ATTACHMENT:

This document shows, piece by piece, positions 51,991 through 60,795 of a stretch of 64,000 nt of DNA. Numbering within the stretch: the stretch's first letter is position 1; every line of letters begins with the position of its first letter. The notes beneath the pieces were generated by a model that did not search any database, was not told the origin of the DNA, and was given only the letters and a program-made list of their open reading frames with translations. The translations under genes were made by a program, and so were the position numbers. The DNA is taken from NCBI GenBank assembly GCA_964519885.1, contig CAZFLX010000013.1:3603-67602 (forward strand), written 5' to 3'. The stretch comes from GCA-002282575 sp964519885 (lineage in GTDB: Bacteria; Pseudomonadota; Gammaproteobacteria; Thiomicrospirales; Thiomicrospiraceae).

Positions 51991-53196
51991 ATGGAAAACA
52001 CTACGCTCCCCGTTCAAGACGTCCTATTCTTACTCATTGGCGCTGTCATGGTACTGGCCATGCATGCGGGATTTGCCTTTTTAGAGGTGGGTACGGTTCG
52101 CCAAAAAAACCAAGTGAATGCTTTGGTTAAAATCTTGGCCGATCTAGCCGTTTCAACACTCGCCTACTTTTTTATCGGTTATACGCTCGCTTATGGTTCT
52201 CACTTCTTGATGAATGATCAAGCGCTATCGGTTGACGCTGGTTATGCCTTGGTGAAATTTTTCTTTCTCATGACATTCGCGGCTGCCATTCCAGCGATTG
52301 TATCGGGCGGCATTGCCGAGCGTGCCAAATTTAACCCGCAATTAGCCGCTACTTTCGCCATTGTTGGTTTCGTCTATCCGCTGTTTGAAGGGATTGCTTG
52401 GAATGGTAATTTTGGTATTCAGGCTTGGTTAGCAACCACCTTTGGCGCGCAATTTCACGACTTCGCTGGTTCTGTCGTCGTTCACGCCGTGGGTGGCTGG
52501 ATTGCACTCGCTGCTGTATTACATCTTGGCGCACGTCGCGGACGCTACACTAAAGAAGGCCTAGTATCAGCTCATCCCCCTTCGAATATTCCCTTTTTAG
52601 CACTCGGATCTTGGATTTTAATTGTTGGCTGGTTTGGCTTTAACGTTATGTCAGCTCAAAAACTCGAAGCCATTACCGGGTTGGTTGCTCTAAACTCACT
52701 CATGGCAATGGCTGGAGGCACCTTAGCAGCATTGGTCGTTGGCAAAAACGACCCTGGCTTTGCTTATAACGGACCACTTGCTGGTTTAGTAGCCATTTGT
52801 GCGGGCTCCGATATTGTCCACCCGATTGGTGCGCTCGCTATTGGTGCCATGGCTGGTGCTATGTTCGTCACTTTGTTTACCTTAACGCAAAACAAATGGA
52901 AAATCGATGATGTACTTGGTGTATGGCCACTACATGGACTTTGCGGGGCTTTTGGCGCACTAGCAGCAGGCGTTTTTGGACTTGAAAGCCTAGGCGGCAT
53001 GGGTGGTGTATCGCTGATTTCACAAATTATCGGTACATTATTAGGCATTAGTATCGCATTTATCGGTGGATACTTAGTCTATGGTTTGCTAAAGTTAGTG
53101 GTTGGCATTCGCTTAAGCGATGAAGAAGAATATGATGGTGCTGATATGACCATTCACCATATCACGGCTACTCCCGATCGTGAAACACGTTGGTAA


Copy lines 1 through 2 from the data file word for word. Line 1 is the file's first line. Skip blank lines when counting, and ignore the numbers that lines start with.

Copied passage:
This document shows, piece by piece, positions 51,991 through 60,795 of a stretch of 64,000 nt of DNA. Numbering within the stretch: the stretch's first letter is position 1; every line of letters begins with the position of its first letter. The notes beneath the pieces were generated by a model that did not search any database, was not told the origin of the DNA, and was given only the letters and a program-made list of their open reading frames with translations. The translations under genes were made by a program, and so were the position numbers. The DNA is taken from NCBI GenBank assembly GCA_964519885.1, contig CAZFLX010000013.1:3603-67602 (forward strand), written 5' to 3'. The stretch comes from GCA-002282575 sp964519885 (lineage in GTDB: Bacteria; Pseudomonadota; Gammaproteobacteria; Thiomicrospirales; Thiomicrospiraceae).

Positions 51991-53196